Top bosses have made more money in 2015 than most UK workers will earn all year – High Pay Centre



“By the end of today, Britain’s top bosses will have made more money in 2015 than the average UK worker earns in an entire year,” according to calculations by the High Pay Centre thinktank.

“The calculations show that earnings for company executives returning to work this Monday will pass the UK average salary of £27,200 by late afternoon on ‘fatcat Tuesday.’

“FTSE 100 Chief Executives are paid an average £4.72 million. The High Pay Centre found that even if CEOs are assumed to work long hours with very few holidays, this is equivalent to hourly pay of nearly £1,200.”

The rest of the article is on the High Pay Centre website.

Vox Political‘s attention was drawn to this by a tweet from Josie Long: “Have a look at this. It takes two days for the people at the top to surpass the average UK salary. Two days.”

According to Russell Brand’s book Revolution (which has a lot more in it than most reviewers want you to know), human beings and higher primates have an in-built sense of fairness and it seems clear that the pay of these FTSE100 bosses offends that sense.

Russell quotes a laboratory experiment in which “monkeys in adjacent cages… perform the same task for food. Monkey A does the task and gets a grape, delicious. Monkey B who can see Monkey A performs the same task and is given cucumber, yuck.

“Monkey B looks p***ed off but eats his cucumber anyway. The experiment is immediately repeated and you can see that Monkey B is agitated when his uptown, up-alphabet neighbour is again given a grape. This time when he is presented with the cucumber, he is f***ing furious; he throws it out the cage and rattles the bars. I got angry on his behalf and wanted to give the scientist a cucumber in a less amenable orifice. I also felt a bit p***ed off with Monkey A, the grape-guzzling little b*****d.”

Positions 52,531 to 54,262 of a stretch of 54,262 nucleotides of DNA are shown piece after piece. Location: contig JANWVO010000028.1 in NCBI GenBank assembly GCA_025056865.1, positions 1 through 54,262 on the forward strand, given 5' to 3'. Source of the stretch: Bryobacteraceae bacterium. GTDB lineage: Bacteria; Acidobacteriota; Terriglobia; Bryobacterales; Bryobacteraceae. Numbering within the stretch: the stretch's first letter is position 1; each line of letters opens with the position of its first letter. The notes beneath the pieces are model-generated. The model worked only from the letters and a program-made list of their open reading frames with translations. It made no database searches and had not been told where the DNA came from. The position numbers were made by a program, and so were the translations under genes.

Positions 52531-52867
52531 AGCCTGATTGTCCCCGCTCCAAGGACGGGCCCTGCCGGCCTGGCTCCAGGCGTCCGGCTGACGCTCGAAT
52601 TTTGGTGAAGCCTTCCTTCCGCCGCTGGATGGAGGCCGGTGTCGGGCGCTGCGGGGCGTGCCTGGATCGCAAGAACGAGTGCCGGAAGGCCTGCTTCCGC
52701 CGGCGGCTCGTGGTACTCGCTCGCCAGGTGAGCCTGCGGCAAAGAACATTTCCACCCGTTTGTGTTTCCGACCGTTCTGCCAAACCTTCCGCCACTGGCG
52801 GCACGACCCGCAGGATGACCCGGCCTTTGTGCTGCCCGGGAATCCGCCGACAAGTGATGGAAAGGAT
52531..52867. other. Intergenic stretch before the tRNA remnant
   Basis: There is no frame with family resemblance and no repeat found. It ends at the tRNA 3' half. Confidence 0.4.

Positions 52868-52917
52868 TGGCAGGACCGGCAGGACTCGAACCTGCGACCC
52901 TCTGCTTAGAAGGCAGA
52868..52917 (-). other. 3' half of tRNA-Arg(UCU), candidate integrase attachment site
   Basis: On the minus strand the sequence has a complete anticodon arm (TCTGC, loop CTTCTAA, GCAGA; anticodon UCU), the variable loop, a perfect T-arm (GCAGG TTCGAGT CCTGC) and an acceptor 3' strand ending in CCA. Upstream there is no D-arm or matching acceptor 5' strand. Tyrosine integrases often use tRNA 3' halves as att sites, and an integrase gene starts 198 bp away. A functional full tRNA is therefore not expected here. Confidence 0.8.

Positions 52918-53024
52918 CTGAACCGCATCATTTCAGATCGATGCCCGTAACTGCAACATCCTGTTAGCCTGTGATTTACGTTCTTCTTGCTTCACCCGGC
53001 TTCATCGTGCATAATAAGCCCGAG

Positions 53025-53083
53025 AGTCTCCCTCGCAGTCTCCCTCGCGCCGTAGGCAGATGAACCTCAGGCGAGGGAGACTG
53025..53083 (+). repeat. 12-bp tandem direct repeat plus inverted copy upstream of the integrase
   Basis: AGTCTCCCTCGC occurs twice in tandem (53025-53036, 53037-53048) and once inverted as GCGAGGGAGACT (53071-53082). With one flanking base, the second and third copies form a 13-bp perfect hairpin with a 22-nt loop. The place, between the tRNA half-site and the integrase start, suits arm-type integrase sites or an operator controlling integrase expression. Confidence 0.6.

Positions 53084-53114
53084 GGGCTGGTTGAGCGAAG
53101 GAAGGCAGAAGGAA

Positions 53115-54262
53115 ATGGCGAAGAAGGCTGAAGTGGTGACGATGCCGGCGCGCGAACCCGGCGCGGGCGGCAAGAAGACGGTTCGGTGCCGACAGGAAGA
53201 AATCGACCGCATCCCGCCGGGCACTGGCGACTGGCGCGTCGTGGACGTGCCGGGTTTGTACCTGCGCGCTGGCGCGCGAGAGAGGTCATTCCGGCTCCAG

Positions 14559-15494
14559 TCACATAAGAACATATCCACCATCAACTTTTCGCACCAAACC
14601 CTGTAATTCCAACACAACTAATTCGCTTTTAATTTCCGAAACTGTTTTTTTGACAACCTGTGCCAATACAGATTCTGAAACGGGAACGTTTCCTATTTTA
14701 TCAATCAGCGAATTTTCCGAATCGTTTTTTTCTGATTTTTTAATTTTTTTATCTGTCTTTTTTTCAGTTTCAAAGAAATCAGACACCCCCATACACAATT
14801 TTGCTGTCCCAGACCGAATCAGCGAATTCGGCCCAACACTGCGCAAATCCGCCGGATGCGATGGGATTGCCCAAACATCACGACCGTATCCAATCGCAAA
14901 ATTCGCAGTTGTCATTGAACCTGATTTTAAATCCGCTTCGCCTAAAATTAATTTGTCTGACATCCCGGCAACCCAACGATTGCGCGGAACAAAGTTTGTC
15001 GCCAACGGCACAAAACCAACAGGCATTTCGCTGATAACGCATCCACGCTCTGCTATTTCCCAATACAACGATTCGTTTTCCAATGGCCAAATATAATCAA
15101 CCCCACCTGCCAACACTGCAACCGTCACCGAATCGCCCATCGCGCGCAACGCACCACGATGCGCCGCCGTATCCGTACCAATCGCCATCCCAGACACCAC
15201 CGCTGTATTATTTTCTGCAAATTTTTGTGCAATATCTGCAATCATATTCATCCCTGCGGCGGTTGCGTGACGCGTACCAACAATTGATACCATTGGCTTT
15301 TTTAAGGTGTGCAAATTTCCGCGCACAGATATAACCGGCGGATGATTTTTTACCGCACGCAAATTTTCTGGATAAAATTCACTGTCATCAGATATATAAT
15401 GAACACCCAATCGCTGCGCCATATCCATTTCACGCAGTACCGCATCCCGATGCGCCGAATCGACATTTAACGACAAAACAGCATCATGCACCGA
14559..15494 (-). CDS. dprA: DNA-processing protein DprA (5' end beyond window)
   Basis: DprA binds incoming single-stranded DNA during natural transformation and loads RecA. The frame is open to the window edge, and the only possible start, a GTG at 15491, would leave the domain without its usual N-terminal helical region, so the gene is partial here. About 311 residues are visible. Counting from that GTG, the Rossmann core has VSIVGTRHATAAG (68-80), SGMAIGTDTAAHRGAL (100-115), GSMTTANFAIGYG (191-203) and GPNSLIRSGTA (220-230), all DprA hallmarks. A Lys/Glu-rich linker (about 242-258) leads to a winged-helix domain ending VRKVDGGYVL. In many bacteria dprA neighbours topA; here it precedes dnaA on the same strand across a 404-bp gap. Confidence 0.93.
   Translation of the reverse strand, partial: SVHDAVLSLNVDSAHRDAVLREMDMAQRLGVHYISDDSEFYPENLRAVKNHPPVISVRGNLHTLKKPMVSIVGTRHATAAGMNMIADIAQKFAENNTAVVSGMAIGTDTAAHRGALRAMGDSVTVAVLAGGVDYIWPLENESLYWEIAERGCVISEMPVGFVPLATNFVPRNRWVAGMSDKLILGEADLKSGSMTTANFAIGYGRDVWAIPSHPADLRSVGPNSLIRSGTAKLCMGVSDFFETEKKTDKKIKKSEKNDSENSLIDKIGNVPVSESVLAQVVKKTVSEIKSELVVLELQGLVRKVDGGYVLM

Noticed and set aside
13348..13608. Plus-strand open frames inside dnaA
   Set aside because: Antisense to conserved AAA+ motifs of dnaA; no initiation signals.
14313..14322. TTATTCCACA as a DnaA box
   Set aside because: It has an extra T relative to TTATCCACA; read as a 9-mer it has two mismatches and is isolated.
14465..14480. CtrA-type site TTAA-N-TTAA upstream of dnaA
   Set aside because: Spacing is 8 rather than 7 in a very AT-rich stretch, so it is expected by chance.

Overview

Who can blame him? The figures from the High Pay Centre betray an even worse situation, if you think about it, because most people work a lot harder than FTSE100 executives, simply to survive. Why are they guzzling grapes while we have to cope with cucumber?

According to Russell (again), “studies show that [this inherent sense of fairness is] less pronounced in environments where people are exposed to a lot of marketing.”

So all that “Buy this – it’ll make you sexy” advertising is actually telling you that it’s okay to have more – and better – than the next person. If it’s okay for you, then you have to accept that it’s okay for someone else to have more – and better – than you. Right?

Well, is it?

And if it isn’t, what are you going to do about it? Bend over and wait for someone to stick a cucumber up your “less amenable orifice” – as usual?

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  1. Jim Round January 6, 2015 at 8:11 pm - Reply

    The last few sentences are what I’ve been saying on here for a while.
    I’ve lost count the number of times I’ve heard people say “Amazon don’t pay tax and treat workers badly, it’s wrong”
    Me “so you won’t ever be buying from them then?”
    Them “well they are the cheapest for that new film on DVD so I will make an exception”
    Same goes for any other big corporations, where do most people do their grocery shopping these days?
    We have to stop being a sheep consumerist society.

  2. penniewoodfall January 6, 2015 at 8:25 pm - Reply

    Very good! :)

  3. Mark Potter-Irwin January 6, 2015 at 8:53 pm - Reply

    I don’t see what all the fuss is about, remember “we are all in this together”. So that’s alright then!

  4. Thomas M January 7, 2015 at 1:56 am - Reply

    Whilst a boss should make more then a worker, noone should get obscene levels of pay without a very good reason for it in my view.

  5. Chris January 7, 2015 at 11:25 am - Reply

    The ring fenced and full National Insurance Fund is wrongly being called in surplus since 2013, when this is the non-paid out state pension (payable if keep job or lose it) since 2013.

    The flat rate pension hitting women born from 1953 and men born from 1951, after this totally unnecessary rise in retirement age (as pension fully funded), means
    NIL STATE PENSION FOR LIFE for huge numbers and LESS NOT MORE for over 70 per cent of rest.

    This means the over half of over 60s that are within the working poor, continue to have 12 per cent of their wage compulsorily deducted each year, whilst forever losing 7 years payout as a couple, and then ending up with either none or even smaller state pension than current lowest of all rich nations bar poor Mexico.

  6. jim January 8, 2015 at 2:23 pm - Reply

    Hhhemmm I know what is meant but it somehow comes out that in 2015 bosses earned more than joe blogs “in a year” shouldn’t that be in a LIFETIME?

    • Mike Sivier January 8, 2015 at 2:38 pm - Reply

      No – because 2015 was only a few days old when the article went up. The meaning was perfectly clear unless the reader intentionally misread, in my opinion as the person who reposted the article.

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